Overall, both Lexi and William had a ‘GREAT’ first day as William said. He loved everything about the day and Lexi couldn’t stop chatting about everything that happened and every conversation she had. Cheers to a great year!

Love,

Mama

Covid-19, Kate, Lexi, William

Coved-19 week 10

Lexi, William and Kater-Taters,

Hallelujah!! School is out. For Summer. After 10 weeks of distance learning, we are done. To say this experience has been a journey is a minor statement. I felt like we started off strong with schedules, a routine and consistency. However, with each passing week and warmer weather each one of those things deteriorated a little bit. We kept trying to adapt and adjust and find something that worked and I think the constant adaptation was the only thing that did work.

Lexi, I know you act differently with Daddy and I than you do at school, but boy am I grateful for all that your teachers do. As hard as these last 10 weeks have been, I’m also really grateful for them. It has been really wonderful to have special 1:1 time with you and be more involved in your school work. I can see areas that you get excited about (Art & Science) and areas that you need a little extra help in (math). Now I know the things we can do at home to give you that extra practice to build up your confidence. Your reading also has really improved a lot these last 10 weeks. We have been much more consistent in read-out-louds and you’re getting better and faster everyday. I’m so proud of you.

William, you have been done with school for a few weeks and I’m astonished at how much you have grown and learned this year. At the beginning of the year, the only letter you knew was ‘W’ and now, not only can you identify the uppercase and lowercase, you can write them and identify the sounds they make. You are thoughtful, respectful, a good listener and very inquisitive about how things work. I am so excited for you to go to Kindergarten next year and really have very little stress or worries about it. I know you are going continue to learn and love kindergarten.

This week, Daddy also started working on remodeling our Master closet. The space hasn’t been working for us for quite some time, so it will be nice to get some drawers and and more hanging space and have things be a bit more organized.

As excited as I am for school to be complete for the year, I’m also a little scared about what this summer is going to look like. We can not continue to ask you guys to brush your teeth 7 times and nobody doing it. We just can’t fight these battles everyday. So starting on Monday, you kids need to brush your teeth, get dressed, do a chore and some of your workbooks before you can play outside, watch TV or play with toys. We need to get into some kind of routine where the basic things aren’t so challenging.

As far as Covid goes—the stay at home order in Minnesota was officially lifted and many stores were able to open back up. Restaurants, salons and experiences that are harder to social distance are still closed, but should be able to open in early June. About 100,000 people have died in the US from Covid at this point with the sweeping majority of them being 80+. As awful as it is to know so many people are passing, it is encouraging to know that most people contracting the virus are recovering at home and it isn’t quite as scary as I thought it was going to be when this all started to unfold 10 weeks ago.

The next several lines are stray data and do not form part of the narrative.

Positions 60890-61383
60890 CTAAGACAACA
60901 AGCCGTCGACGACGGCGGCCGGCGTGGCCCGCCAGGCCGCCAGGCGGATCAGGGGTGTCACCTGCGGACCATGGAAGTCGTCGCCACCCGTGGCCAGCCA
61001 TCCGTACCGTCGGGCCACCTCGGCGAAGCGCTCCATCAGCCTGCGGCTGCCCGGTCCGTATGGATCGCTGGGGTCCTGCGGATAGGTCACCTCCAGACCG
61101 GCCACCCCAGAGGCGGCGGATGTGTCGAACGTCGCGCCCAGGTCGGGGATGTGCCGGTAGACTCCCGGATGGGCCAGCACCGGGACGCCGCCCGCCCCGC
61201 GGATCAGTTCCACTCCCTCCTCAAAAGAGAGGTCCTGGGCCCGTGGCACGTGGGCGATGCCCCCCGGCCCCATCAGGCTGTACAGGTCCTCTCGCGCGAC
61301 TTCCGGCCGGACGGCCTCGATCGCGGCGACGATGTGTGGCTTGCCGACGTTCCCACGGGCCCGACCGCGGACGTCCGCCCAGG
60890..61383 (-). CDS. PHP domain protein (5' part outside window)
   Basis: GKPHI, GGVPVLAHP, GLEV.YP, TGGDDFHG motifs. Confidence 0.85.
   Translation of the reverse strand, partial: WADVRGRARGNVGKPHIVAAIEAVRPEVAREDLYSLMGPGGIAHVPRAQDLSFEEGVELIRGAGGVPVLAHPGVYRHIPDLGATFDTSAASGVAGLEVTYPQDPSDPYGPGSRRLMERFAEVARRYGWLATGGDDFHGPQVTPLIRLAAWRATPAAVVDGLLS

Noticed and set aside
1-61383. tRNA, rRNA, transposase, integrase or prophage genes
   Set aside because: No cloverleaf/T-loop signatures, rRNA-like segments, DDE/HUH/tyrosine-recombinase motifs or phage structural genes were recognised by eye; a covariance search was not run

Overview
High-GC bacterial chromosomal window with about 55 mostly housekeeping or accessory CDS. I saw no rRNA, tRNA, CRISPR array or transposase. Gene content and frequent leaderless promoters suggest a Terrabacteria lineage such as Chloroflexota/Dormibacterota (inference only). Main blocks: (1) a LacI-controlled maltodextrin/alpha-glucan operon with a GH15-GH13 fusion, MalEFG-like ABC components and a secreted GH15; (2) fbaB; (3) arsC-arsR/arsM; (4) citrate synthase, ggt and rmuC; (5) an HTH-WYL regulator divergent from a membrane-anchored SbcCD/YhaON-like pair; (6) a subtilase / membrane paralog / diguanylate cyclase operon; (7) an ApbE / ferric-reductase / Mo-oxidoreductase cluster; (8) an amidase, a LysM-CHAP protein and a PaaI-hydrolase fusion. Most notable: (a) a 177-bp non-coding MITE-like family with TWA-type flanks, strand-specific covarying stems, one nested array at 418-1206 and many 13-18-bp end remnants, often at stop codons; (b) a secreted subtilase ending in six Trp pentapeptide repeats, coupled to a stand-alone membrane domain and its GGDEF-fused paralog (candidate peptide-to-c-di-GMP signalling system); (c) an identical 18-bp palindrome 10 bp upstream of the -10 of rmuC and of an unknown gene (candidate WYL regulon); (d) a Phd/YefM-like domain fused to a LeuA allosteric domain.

That is all for now my favorite little monkeys. It is Memorial Day weekend and we’re looking forward to an outdoor BBQ at Grammy and Papas. Let’s have an awesome summer!!

Love,

Mommy

Covid-19, Kate, Lexi, William

Covid-19 Week 9

Munchkins,

I’m not sure if it was the sunshine and the 70 degree temperature today but this week was a pretty good week. Pushing the school work to the evening has really helped my mental sanity and Lexi is a lot more cooperative about completing it in the evening. Next week will be the last week any assignments are given with the last official ‘day’ being May 29th!!

You three have been really really good about cleaning up your toys. All toys have been picked up every single night since last Monday so you didn’t lose any additional ones and even earned back all the ones you lost–which are all still sitting in a bin untouched, so it shows how much you really ‘missed’ those toys.

The whining, complaining and attitude was maybe a tinch better–but still needs some work. Lexi lost TV & iPad for two days because she turned on YouTube without asking and then lost playing with Luke for the week for lying to us three times in a row. William also lied and lost playing with Luke for two days.

Yesterday, we did a good-bye parade for William’s preschool. We were able to give teacher gifts and pick up all of William’s things and then headed out to the Vossen’s to wish Avery a Happy Birthday. It was nice to get out of the house and also see some friends, even if it was only 20 minutes.

Daddy did a great job of keeping you out of my hair this week so I could work. Last night, I worked from 9:30 until 2:30am (and have done that about once a week). As hard as it is to work late into the night like that, is one of the few times I can actually focus and dig into some stuff without being interrupted or distracted every 30 minutes by one of you kids, have a meeting or be IM’d by someone. It also does help reduce some of my anxiety.

As a result, Daddy works in the evening from 6-11:30 or so while I do dinner, dishes, clean-up, baths and bedtime. It makes for some long days, for both of us. It isn’t ideal, but is manageable and better than you three running rampant.